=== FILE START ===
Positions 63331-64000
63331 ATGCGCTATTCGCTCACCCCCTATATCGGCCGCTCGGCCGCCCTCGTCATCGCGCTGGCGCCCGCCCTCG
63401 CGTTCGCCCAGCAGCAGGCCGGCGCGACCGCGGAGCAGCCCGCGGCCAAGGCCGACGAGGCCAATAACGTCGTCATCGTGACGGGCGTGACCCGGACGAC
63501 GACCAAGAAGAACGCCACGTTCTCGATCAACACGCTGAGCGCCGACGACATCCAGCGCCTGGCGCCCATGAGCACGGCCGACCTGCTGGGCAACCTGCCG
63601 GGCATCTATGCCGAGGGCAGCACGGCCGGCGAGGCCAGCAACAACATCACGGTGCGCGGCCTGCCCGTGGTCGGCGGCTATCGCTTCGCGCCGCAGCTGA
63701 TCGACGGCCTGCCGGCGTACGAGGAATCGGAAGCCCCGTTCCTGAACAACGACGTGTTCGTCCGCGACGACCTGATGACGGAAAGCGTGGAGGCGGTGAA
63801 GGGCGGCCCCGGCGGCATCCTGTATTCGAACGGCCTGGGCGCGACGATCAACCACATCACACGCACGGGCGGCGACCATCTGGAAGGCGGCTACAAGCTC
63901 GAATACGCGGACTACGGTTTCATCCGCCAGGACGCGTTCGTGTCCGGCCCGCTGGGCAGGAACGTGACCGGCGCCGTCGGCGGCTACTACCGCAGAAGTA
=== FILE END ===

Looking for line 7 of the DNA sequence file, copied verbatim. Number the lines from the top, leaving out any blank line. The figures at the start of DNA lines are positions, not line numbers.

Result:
63801 GGGCGGCCCCGGCGGCATCCTGTATTCGAACGGCCTGGGCGCGACGATCAACCACATCACACGCACGGGCGGCGACCATCTGGAAGGCGGCTACAAGCTC